Diabetic Eye Disease clinical and pre-clinical programs on track
New Ophthalmic Research presented at EURETINA, EVER and AAO
Company Q3 2016 cash position at 88.2m Euro
- ThromboGenics continues to advance its attractive portfolio of novel medicines for the treatment of diabetic eye disease: 4 novel treatments for diabetic retinopathy (DR) - non-proliferative diabetic retinopathy (NPDR) and proliferative diabetic retinopathy (PDR), in the presence or absence of diabetic macular edema (DME)
- ThromboGenics is conducting a Phase IIa clinical study (CIRCLE) evaluating THR-409 (ocriplasmin) to induce a complete posterior vitreous detachment (PVD) in patients with non-proliferative diabetic retinopathy (NPDR).
- ThromboGenics is developing THR-317, an anti-PlGF inhibitor, for the treatment of DME. Program is on track to enter the clinic by end of 2016.
- Preclinical work with THR-149, a plasma kallikrein inhibitor being developed to treat edema associated with diabetic retinopathy (DME), progressing as planned
- ThromboGenics signed a global and exclusive license agreement with Galapagos to develop and commercialize integrin antagonists for the treatment of diabetic eye disease. The Company has started to explore the potential of these compounds, including THR-687, for the treatment of NPDR and PDR
- ThromboGenics presented new preclinical and clinical data at several international ophthalmology expert meetings:
- The European Society of Retina Specialists (EURETINA)
- The European Association for Vision and Eye Research (EVER)
- The American Academy of Ophthalmology (AAO)
- Cash and investments were € 88.2 million as of the end of September 2016, compared with €91.5 million at end of June 2016 and €101.4 million at the end of December 2015
Leuven, Belgium, 20 october 2016. ThromboGenics NV today issues a business and financial update for the nine months period ending 30 September 2016.
ThromboGenics is developing novel medicines for diabetic eye disease, particularly diabetic retinopathy (DR) and diabetic macular edema (DME).
Diabetes is a major global healthcare problem with 9% of adults (18 years and older) suffering from this disease(1).
Diabetic retinopathy (DR) is the leading cause of visual disability and blindness among professionally active adults(2). More than one in three living with diabetes (35.4%) will develop some form of DR in their lifetime. One in five patients with DR presents with DME.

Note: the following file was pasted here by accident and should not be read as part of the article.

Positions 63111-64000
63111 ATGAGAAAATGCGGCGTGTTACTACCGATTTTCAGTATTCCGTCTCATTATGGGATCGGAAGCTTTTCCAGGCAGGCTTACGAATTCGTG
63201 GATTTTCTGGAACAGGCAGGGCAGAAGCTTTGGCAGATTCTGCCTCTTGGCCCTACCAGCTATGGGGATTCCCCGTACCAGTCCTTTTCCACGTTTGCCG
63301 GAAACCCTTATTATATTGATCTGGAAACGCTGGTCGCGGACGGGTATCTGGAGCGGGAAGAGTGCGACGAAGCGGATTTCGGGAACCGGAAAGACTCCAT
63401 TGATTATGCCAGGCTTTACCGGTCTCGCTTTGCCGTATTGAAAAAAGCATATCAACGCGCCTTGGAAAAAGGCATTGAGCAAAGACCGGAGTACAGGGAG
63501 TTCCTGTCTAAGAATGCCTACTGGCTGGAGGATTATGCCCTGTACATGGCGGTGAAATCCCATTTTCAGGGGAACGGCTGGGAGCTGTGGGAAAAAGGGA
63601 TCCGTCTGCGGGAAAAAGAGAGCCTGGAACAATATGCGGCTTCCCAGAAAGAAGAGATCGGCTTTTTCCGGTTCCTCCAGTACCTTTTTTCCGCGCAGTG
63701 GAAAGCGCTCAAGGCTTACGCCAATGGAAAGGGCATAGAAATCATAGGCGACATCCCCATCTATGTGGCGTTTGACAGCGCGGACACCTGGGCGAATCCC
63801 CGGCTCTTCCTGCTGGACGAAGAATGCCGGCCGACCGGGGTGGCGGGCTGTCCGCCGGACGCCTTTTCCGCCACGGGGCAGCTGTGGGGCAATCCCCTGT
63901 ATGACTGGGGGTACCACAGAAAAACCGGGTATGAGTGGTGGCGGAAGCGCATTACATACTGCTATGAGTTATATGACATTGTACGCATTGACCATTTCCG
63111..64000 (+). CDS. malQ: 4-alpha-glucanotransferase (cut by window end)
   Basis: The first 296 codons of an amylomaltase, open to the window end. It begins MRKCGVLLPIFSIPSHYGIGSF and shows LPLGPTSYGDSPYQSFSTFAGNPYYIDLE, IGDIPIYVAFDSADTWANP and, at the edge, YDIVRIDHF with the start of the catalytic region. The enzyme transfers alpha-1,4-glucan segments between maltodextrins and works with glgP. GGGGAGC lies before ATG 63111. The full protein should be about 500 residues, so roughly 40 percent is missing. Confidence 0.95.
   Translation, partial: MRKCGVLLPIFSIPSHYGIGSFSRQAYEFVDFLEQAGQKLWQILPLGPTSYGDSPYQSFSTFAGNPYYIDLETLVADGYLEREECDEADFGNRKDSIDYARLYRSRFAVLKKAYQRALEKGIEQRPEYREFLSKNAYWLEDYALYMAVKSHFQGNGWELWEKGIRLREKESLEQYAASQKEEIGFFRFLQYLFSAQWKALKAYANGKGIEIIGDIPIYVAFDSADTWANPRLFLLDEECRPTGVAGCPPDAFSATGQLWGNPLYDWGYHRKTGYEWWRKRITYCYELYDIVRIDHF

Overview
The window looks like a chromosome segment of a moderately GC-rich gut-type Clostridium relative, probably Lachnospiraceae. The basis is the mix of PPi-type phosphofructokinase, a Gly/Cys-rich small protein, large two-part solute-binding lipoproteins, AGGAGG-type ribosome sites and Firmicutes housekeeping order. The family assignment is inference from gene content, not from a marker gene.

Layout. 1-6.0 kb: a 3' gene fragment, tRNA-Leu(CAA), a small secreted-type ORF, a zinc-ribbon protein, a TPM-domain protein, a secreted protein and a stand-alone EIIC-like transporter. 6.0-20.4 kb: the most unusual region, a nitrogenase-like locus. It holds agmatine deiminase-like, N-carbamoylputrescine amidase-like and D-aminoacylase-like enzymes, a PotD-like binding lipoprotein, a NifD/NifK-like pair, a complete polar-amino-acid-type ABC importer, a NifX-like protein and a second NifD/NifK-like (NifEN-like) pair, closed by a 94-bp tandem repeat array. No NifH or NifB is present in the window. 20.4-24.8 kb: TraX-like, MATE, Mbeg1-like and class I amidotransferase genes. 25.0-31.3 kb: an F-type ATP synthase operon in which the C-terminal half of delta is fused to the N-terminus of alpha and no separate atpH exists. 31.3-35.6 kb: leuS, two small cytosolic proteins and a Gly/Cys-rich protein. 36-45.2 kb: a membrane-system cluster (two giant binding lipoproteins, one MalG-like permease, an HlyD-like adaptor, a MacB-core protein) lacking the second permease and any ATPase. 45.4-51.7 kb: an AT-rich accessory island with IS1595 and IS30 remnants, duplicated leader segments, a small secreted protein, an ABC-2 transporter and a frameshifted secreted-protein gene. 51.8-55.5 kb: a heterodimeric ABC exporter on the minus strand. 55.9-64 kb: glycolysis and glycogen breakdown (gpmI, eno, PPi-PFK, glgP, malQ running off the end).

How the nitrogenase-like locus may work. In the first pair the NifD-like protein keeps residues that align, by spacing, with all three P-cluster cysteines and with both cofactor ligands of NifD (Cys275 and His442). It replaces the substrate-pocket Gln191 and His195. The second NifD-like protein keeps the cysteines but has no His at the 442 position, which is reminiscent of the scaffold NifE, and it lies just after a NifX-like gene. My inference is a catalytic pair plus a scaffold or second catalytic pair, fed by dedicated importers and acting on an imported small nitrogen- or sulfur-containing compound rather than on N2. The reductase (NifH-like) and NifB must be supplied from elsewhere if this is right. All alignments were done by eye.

DR progresses from mild, non-proliferative to more severe or even proliferative stages. As DR progresses, there is a gradual closure of retinal blood vessels leading to impaired perfusion and ischemia of the retina. When this progresses beyond certain thresholds, severe non-proliferative diabetic retinopathy (NPDR) is diagnosed.
The more advanced stage of DR, Proliferative DR (PDR), is characterized by the development of new blood vessels at the inner surface of the retina as a result of retinal ischemia. These new vessels are prone to bleed, resulting in vitreous hemorrhage. These new vessels may also undergo fibrosis and contraction, which may lead to epiretinal membrane formation, vitreoretinal traction bands, retinal tears and traction or retinal detachments.
PDR is considered high risk when the new vessels are accompanied by vitreous hemorrhage, or when they cover a significant area of the optic disc. Patients who progress to PDR are at high risk of severe vision loss.
ThromboGenics' strategy is focused on developing a strong pipeline of disease modifying drug candidates for diabetic eye diseases:
THR-409 - an ongoing Phase IIa (CIRCLE) clinical study is evaluating the efficacy and safety of multiple doses of ocriplasmin in inducing total posterior vitreous detachment (PVD) in patients with non-proliferative diabetic retinopathy (NPDR).
THR-317 - a PlGF neutralizing monoclonal antibody is being developed for DME and/or for use in combination therapy with current anti-VEGF treatments. THR-317 is expected to enter clinical development by end 2016.
THR-149 - a plasma kallikrein inhibitor is being developed to treat edema associated with diabetic retinopathy. (This compound has resulted from the Company's research collaboration with Bicycle Therapeutics)
THR-687 - a small molecule integrin antagonist being developed to treat a broad range of patients with diabetic retinopathy, with or without DME (in-licensed from Galapagos NV in 2016).
Dr. Patrik De Haes, ThromboGenics' CEO, said: "We are committed to achieving our goal of developing meaningful new treatments for patients suffering from diabetic eye diseases. With our current cash resources, we can support our activities for the foreseeable future, allowing us to demonstrate the value of our pipeline."
1World Health Organization (WHO). (2015). Diabetes. Fact sheet N°312.
http://www.who.int/mediacentre/factsheets/fs312/en/ 21 May 2015.
2(Cunha-Vaz, 1998; Fong et al., 1999)